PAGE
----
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Comment Keep your RAID, build a server (Score 1) 179

Keep your RAID-1. It will protect against single disk failure and improve read performance.

Build a server. Just a little one. An old desktop PC will suffice.
Put in a cheap SSD (64GB will do), and a 3 or 4 TB HDD.
Install your OS of choice to the SSD (Debian, BSD, anything low maintenance).
Write or procure a script on the server to rsync the contents of your desktop PC to the large HDD, with the --backup switch, rotating monthly. This way you get overwritten or deleted content put in another folder (usually the day of the month), so you get one month to recover accidentally deleted or overwritten files.
Set this script such that it starts ten minutes after the server boots up, waits another ten minutes, then powers down.
Set the server to Wake on Lan.
Have your desktop PC (or other server if you have one) send a WoL magic packet to the server once a day.
Turn off the server.
If you ever need to retrieve anything, send a WoL packet to the server, wait for bootup, log in and kill the backup script (which should still be sleeping if you do it within 10 minutes).

Voila, cheap robust offline backup.

Comment Re:The whole idea is stupid (Score 1) 195

I'm actually not sure about this. There seem to be a lot of people who are more than happy to post about their crimes and questionable affiliations on their social media accounts, even when they should be pretty sure the police will be looking for them. It certainly won't catch sophisticated terrorists, but it seems like it would probably catch a lot of problem cases since a high percentage of problem cases really are total idiots.

That doesn't make it any less horrifying. Remember back when employers were demanding that people hand over their facebook credentials? Good times.

Submission + - ask Slashdot: Windows RAID / backup advice

An anonymous reader writes: I have approx 2TB of photos. currently sitting on 2 x 4TB "Intel Rapid Storage" RAID1ed discs. I'm about to move to a new PC.

a) keep these exactly as they are
b) move to "Storage Spaces"
c) break the RAID, and set up the second disc as a file-copied backup.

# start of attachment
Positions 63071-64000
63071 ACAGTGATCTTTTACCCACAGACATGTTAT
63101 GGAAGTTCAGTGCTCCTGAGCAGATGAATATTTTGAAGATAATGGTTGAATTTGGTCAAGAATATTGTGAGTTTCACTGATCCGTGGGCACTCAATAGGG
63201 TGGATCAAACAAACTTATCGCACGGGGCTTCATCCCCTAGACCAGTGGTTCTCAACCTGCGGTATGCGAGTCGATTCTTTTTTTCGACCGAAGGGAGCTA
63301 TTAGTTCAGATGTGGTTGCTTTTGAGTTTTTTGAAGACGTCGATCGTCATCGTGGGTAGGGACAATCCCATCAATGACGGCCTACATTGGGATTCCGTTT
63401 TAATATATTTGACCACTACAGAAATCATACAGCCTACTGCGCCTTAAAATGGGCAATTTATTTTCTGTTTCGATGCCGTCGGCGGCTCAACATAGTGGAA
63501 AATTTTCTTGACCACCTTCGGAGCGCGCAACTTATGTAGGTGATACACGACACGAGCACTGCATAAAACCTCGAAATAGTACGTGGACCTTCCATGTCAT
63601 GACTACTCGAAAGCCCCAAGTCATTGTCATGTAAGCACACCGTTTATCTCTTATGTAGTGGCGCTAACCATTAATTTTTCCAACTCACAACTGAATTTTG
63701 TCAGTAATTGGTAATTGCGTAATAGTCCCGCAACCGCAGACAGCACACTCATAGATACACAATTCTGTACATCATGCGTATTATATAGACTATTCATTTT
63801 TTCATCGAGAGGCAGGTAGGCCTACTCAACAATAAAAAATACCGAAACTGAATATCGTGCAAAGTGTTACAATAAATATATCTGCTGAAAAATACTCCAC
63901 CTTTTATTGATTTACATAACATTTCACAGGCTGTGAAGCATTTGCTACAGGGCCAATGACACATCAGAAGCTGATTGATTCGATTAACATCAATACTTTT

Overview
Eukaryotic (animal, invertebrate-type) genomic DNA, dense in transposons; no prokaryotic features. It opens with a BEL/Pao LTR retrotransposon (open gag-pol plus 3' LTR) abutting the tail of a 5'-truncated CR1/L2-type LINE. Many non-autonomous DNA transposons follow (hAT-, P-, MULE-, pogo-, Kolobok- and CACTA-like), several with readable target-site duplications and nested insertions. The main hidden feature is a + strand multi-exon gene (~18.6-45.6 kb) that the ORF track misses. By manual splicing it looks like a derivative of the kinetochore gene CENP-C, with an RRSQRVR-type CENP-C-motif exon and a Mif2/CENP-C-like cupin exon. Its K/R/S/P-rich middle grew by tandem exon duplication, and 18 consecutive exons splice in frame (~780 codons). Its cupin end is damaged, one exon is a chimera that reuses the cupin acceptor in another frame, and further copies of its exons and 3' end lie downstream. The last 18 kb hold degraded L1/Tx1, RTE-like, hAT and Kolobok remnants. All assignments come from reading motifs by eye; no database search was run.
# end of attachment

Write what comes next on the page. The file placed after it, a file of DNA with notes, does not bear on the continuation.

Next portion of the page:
a — The current configuration is OK, but it's a pain if a raid re-sync is needed as it takes a long time for it to check 4TB

b — I've not used Storage Spaces before, but reports seem to show it's good:

it even says in mirrored setup, SS beats HW, although write's take a hit. It's a Good Thing that the discs are 100% identical and removable and readable separately. Downside? unknown territory

c — would lose a (small) amount of resilience, but wouldn't suffer from the raid-sync issues, ideally a Mac-like "TimeMachine" backup would handle file histories.

Any recommendations?

Comment Re:This is the wrong answer (Score 2) 174

This. Make your boss look good and very few other things usually matter. I've fired a guy who worked tons of hours because he was totally inept. I've also managed a guy I considered my MVP even though he was at a remote office and I had literally no idea how many hours he worked or even if he was even coming into the office. Managers value a person who doesn't require much management time and provides a steady stream of good news they can report to their managers.

Comment Re:massive parallel processing=limited application (Score 1) 112

Also, there is caching, and also, some loads are heavy on longish FPU operations.

So... it doesn't quite work out that way. Also, multicore designs can have separate memory.

One example of multicore design that's both interesting and functional are the various vector processor graphics cores. Lots of em in there; and they get to do a lot of useful work you couldn't really do any other way with similar clock speeds and process tech.

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